Jack london quotes about thumos.

With our archives now 3,500+ articles deep, we’ve decided to republish a classic piece each Sunday to help our newer readers discover some of the best, evergreen gems from the past. This article was originally published in December 2017.

The philosopher Plato thought that the soul of man could be compared to a chariot and consisted of three parts: a dark horse which represented the appetites, a white horse that represented thumos, and the charioteer which symbolized reason, and worked to keep the two disparate steeds in balance.

Of the three parts of the soul, thumos is the hardest for us moderns to grasp. The ancient Greeks thought it essential to andreia, or manliness, but there’s no one word in contemporary language that is a real match for it. Even for the Greeks, it was a multi-faceted force that they saw as the “seat of life.” Thumos was the source of emotion — particularly a righteous anger that manifested itself not only towards one’s enemies, but also at oneself for failing to live up to one’s own principles and code of honor. Thumos was the juice to action and the energy of drive — particularly that which led a man to fight, preserve his honor, become the best of the best, and leave a legacy. It was also the location of a man’s philosophical code — a matrix of discernment through which he pondered possibilities and intuited decisions. Thumos was a man’s spiritedness, his fire in the belly.

Though thumos is a little difficult to understand in the abstract, it’s easy to recognize when embodied, and no one in modern times embodied it more than Jack London.

Known to his friends as “the wolf,” London would always remind them that “we are dying, cell by cell, every minute of our lives.” He was thus determined to make the most of every day he was given. London took pride in “the captaincy of his own powers,” and subscribed to the maxim that “Satisfaction with existing things is damnation.” He referred to the journey of life as his “adventure path,” and he was ever in pursuit of “the tang of living.”

Thus as a young man, London worked in a cannery, electrical plant, and laundry facility, taught himself to sail, became an oyster pirate, traveled the Pacific aboard a seal-hunting schooner, and ventured into the Klondike in search of gold. By age 22, he had seen and done more than 99% of men will in their entire lifetime.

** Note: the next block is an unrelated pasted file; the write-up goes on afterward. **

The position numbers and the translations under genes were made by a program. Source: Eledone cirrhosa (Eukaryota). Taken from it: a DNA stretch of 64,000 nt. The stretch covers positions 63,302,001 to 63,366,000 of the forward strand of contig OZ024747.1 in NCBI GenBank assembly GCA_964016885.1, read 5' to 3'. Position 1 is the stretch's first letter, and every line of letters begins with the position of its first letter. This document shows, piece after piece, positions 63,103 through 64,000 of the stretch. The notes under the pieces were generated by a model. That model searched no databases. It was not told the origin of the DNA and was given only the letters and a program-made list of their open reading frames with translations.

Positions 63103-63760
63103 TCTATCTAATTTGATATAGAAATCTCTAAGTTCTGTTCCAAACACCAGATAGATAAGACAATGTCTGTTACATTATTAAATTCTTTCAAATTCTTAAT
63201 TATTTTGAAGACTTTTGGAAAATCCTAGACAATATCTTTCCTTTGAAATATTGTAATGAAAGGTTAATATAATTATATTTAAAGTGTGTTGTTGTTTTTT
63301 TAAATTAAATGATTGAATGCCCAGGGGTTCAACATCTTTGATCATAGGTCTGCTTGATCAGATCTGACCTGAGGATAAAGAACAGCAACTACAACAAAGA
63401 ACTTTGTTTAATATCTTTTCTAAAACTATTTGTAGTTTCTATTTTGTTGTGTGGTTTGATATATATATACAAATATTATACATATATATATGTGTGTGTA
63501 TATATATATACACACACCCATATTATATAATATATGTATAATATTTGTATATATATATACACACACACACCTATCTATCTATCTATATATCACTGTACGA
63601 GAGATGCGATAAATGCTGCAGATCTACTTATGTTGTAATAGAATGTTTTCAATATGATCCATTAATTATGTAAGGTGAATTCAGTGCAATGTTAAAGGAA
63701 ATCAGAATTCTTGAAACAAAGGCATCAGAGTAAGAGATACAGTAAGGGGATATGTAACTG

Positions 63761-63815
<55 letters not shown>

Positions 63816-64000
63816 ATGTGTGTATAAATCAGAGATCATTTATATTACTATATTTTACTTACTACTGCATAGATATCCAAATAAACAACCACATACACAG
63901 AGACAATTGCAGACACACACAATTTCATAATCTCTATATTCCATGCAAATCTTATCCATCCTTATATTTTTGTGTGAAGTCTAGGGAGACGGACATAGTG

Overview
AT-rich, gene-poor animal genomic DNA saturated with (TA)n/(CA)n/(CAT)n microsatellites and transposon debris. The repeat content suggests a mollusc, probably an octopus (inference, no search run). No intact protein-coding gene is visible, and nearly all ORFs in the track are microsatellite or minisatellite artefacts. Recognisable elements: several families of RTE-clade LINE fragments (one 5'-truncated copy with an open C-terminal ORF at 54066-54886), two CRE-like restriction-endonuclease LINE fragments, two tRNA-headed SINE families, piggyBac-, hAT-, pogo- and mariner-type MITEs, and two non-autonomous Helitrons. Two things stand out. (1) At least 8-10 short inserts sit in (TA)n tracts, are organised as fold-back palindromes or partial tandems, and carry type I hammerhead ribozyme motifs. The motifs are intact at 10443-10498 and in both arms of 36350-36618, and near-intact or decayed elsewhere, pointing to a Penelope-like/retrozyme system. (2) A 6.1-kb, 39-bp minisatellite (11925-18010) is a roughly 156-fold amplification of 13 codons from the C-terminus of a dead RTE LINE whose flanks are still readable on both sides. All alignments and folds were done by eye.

London also read voraciously, immersed himself in a thorough autodidactic education, taught himself how to write, and became a bestselling author — writing classics like TheCall of the Wild and White Fang, alongside 20 other books, 200 short stories, and 400 non-fiction pieces.

London joyed in both the physicality of his body and the sharpness of his mind; as The San Francisco Examiner put it, he had “a prizefighter’s jaw and philosopher’s forehead” — the “instincts of a caveman and aspirations of a poet.” His wife called him an “extraordinary entity both as Doer and Thinker.”

London never stopped seeking “the primordial vigor of life.” And given that his credo declared that he’d “rather be ashes than dust,” he unsurprisingly burned out like a flaming comet and died an early death. Yet while he never got sufficient hold of his “dark horse” and flogged the white one too hard, the unadulterated intensity of his thumos can be a great inspiration to modern men, who are often stuck in a deep malaise and access their own thumos far, far too little.

We’ve previously offered a series that details the way London’s life embodied the force of thumos, and I really recommend giving it a read. Today, we let London describe his forceful spiritedness in his own words. Below you’ll find a collection of Jack London’s quotes that each touch on a different aspect of thumos. Read a few when you’re feeling restless and sick of drifting through life; they’ll give you a kick in the pants, and a fire in the belly.

Zeal for Living

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